I've only been to one funeral in my life. It was my grandmother's and I was nine years old.
I've always thought it was odd the things I remember, and the things I don't from my childhood. I remember being shoved outside in the blistering heat every day when the nurse stopped by. I thought it was wholly unfair to be outside just because my grandma needed quiet. I could be quiet, but they wouldn't hear any of it.
Someone finally told me that the hospice nurse was stopping by to help my grandma let go and pass on.
I remember watching my aunt rush out of the house duing one of these exiles, tears running down my face. No one needed to say anything, because we knew. There was a breeze during that moment, that had not been present our entire stay in Colorado Springs.
There were no tears on my part. I could even remember feeling confused; why was everyone so sad, and chain smoking when all the wanted was for her to finally be at peace, and knowing that cigarrettes was what started her health problems in the first place.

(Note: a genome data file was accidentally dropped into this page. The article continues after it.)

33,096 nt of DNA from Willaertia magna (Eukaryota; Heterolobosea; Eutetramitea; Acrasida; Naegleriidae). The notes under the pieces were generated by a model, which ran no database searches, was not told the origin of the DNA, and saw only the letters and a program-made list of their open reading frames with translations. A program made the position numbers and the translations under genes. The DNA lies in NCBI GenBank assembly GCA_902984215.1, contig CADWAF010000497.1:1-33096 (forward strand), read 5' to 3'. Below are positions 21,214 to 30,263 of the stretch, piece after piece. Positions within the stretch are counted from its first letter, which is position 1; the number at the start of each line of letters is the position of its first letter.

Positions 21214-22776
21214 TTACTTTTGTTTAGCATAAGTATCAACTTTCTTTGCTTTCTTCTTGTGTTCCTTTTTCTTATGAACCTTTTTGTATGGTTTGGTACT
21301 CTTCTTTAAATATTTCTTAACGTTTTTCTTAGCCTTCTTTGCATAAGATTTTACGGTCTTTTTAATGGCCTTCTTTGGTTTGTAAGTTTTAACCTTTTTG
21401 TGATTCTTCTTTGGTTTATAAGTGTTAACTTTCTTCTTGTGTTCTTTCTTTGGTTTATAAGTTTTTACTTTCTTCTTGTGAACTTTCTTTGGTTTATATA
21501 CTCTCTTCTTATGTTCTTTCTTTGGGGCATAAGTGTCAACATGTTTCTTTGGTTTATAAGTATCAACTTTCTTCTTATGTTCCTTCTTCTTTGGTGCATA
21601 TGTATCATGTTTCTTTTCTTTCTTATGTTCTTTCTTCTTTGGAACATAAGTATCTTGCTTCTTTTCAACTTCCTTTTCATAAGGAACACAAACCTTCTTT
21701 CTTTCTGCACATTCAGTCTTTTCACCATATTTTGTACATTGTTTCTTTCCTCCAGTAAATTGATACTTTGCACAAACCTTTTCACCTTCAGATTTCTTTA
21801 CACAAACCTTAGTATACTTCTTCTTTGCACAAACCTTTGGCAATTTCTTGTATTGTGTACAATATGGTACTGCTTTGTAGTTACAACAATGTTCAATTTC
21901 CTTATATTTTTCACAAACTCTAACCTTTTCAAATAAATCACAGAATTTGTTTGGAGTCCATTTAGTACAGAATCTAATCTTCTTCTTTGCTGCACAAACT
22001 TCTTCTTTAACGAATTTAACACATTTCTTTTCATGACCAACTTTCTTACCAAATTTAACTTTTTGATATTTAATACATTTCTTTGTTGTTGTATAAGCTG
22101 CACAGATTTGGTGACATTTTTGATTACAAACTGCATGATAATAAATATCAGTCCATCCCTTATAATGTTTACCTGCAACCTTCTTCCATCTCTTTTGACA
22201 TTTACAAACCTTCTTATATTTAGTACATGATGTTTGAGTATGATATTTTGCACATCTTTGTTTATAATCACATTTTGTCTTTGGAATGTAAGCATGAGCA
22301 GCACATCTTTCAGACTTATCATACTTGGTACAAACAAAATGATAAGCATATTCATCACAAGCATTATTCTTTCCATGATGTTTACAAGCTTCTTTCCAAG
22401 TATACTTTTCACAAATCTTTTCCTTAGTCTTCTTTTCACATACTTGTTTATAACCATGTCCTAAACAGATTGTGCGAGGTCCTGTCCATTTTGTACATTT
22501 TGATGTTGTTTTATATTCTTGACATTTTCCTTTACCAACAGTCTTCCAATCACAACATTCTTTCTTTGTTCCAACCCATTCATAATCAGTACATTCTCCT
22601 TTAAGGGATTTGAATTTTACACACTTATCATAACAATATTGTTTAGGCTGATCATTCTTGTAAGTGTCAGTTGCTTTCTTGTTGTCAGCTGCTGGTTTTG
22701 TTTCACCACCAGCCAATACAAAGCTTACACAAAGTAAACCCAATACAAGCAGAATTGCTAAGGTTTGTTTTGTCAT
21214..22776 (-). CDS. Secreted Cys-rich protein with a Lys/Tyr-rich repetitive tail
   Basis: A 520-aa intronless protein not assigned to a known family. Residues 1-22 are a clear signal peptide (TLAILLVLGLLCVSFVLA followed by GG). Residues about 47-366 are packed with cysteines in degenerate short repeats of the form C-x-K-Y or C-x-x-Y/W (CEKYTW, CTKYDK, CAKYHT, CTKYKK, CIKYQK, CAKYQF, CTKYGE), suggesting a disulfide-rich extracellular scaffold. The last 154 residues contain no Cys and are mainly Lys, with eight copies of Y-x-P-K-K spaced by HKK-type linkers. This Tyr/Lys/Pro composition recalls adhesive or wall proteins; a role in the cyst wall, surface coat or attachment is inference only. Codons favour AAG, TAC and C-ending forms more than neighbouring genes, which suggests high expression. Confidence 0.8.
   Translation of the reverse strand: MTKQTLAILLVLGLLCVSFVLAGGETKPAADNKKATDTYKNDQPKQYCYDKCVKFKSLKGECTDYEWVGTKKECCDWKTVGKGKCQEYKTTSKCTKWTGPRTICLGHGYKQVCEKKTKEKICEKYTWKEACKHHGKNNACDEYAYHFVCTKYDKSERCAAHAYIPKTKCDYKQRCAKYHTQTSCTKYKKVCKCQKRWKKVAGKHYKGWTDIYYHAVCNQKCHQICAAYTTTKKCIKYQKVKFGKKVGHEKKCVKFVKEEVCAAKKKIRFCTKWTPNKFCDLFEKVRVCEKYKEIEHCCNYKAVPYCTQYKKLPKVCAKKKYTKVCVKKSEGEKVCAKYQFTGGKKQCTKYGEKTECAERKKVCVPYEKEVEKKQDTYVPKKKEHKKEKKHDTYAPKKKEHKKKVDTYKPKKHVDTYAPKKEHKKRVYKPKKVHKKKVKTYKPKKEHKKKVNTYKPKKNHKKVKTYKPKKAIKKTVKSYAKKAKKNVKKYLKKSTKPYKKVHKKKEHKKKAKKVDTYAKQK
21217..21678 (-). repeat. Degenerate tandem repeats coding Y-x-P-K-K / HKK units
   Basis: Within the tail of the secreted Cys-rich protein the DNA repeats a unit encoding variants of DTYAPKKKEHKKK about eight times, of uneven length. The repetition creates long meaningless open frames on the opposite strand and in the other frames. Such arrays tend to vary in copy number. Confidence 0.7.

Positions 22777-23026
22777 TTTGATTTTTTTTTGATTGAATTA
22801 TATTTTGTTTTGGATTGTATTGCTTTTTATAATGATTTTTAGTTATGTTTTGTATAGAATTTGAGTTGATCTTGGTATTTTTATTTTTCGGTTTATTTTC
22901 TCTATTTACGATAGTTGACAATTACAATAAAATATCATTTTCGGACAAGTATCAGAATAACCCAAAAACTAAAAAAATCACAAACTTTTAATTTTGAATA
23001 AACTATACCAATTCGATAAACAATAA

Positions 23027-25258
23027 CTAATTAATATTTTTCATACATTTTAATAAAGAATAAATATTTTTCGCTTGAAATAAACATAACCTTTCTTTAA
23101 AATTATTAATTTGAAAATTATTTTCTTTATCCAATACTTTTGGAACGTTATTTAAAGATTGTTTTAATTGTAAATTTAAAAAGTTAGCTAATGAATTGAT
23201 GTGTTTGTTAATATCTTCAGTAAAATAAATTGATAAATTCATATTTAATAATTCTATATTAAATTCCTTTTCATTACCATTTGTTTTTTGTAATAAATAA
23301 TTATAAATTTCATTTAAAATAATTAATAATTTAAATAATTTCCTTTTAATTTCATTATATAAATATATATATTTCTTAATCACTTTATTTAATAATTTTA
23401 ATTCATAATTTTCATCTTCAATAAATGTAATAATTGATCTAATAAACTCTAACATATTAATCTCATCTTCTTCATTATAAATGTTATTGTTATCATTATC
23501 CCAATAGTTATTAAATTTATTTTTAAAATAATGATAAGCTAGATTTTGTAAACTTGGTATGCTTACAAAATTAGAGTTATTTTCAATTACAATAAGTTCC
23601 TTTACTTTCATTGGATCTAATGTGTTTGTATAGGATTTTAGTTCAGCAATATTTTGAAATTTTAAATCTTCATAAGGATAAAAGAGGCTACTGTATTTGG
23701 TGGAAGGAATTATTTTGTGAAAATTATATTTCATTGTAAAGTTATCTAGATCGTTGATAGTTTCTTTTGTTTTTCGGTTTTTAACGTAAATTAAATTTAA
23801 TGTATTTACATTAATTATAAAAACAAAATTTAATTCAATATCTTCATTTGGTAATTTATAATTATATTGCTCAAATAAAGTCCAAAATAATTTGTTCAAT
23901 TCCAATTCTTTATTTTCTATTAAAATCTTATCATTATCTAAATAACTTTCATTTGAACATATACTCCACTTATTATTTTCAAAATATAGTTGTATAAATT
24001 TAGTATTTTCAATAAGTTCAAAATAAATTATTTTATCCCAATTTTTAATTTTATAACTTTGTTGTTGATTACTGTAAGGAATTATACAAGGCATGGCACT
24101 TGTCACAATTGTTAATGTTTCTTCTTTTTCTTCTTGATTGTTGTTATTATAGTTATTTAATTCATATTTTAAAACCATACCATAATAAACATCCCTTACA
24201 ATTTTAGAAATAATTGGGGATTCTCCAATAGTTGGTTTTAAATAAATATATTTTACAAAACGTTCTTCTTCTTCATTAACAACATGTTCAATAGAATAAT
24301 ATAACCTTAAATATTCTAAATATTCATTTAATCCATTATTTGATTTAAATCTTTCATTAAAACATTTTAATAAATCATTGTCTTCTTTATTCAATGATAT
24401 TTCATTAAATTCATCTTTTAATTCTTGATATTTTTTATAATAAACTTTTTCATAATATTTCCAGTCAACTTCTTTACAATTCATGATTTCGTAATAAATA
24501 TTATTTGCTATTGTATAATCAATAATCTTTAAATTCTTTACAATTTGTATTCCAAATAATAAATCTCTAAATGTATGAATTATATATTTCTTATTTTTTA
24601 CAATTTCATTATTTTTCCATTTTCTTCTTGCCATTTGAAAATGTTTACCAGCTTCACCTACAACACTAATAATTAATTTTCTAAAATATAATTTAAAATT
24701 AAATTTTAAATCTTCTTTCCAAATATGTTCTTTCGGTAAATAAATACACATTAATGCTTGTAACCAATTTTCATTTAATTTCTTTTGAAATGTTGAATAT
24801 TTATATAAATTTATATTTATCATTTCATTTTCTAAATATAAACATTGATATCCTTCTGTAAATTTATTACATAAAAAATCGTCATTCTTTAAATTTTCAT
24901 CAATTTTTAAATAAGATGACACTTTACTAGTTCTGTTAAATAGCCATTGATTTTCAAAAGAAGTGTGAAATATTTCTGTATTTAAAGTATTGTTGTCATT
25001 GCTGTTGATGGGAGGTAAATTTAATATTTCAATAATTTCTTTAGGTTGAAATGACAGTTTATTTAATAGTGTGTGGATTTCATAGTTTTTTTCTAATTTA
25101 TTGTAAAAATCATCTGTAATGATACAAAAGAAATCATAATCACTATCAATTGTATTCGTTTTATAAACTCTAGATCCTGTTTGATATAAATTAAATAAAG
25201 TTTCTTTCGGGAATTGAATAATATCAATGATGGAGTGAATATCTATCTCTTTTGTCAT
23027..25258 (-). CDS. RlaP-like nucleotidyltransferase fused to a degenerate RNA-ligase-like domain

We sat in a church. It was possibly the first time I had ever been in a church. It was big, with a balcony above and stained glass windows. Everyone was crying again. I felt broken that I couldn't work up the tears. What could be worse than my grandma dying? But the tears wouldn't come. I watched. I wanted to take in every second of it, hopeful that I would remember every detail until my own death.
I don't remember the details.
I don't remember anything of what the preacher said, of what family memebrs said of her. I don't know what we did after. I imagine we must have gathered at my aunts house, and had some sort of pot luck. I don't remember if there was a green bean casserole. I do remember watching family members smoking and thinking to myself, "I could pick up a cigarette right now, and do it right the first time, thanks to the studying I've done these last weeks." I didn't of course. Cigarettes were bad. They killed my grandma.
I remember days later being at a gas station miles from The Springs, possibly not even in Colorado, and seeing my grandma's car. Same interior, same exterior. Same white hair sitting behind the wheel.